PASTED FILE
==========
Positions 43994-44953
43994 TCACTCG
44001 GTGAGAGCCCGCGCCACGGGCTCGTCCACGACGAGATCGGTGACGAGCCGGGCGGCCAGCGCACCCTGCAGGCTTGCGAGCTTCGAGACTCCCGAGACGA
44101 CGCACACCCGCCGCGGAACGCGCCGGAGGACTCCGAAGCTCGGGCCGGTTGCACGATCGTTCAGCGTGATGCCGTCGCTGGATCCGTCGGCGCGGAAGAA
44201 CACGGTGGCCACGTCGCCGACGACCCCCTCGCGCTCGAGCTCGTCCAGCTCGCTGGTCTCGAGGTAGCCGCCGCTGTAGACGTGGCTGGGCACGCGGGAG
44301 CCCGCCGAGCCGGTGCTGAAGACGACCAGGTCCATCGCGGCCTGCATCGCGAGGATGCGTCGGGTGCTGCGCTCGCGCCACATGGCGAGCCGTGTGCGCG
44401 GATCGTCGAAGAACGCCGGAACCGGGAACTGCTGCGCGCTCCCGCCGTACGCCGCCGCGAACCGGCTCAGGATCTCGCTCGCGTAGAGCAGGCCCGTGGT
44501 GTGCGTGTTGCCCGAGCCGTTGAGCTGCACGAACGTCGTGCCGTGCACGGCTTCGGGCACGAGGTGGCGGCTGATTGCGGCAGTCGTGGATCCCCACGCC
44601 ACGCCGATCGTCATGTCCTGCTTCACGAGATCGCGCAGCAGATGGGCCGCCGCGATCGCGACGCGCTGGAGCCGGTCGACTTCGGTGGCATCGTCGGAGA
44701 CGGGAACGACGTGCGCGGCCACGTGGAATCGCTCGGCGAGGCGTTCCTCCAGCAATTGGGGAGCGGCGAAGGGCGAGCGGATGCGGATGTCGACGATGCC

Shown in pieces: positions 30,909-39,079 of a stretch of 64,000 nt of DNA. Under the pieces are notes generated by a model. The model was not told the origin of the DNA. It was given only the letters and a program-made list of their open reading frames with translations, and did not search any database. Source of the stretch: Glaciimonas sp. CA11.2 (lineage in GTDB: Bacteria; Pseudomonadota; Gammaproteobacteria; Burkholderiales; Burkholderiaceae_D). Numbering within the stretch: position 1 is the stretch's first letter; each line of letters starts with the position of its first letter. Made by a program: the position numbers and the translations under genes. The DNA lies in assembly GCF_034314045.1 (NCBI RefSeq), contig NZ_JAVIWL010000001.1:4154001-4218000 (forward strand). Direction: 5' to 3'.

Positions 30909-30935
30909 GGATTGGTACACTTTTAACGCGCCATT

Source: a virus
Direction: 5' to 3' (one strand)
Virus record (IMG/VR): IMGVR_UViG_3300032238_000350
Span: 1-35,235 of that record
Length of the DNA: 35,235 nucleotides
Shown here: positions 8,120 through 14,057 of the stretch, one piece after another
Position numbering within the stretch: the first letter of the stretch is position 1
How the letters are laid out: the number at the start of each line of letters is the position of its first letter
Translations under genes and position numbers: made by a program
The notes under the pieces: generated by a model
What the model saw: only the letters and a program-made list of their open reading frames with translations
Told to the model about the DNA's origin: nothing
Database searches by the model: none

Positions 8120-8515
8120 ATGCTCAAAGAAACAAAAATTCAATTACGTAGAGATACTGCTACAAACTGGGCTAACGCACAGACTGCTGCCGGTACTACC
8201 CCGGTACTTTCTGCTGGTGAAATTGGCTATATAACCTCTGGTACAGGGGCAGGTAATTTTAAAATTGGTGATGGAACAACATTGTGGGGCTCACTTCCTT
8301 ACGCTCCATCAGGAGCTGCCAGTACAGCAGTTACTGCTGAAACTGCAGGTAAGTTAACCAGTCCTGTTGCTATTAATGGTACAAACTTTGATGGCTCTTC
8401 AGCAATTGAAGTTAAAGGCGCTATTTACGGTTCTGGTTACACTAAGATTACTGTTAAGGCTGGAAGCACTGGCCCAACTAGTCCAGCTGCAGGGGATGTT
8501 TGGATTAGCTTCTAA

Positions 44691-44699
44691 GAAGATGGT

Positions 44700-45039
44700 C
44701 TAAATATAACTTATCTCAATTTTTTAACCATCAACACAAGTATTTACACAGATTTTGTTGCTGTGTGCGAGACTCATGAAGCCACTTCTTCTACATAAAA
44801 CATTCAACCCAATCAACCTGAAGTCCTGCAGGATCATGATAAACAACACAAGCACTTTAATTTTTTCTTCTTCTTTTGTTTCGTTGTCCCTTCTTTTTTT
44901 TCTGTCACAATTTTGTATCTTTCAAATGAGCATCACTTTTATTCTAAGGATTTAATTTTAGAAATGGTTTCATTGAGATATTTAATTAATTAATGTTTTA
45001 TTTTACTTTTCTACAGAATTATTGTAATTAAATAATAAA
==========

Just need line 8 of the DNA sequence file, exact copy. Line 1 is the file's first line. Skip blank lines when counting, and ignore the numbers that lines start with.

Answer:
44501 GTGCGTGTTGCCCGAGCCGTTGAGCTGCACGAACGTCGTGCCGTGCACGGCTTCGGGCACGAGGTGGCGGCTGATTGCGGCAGTCGTGGATCCCCACGCC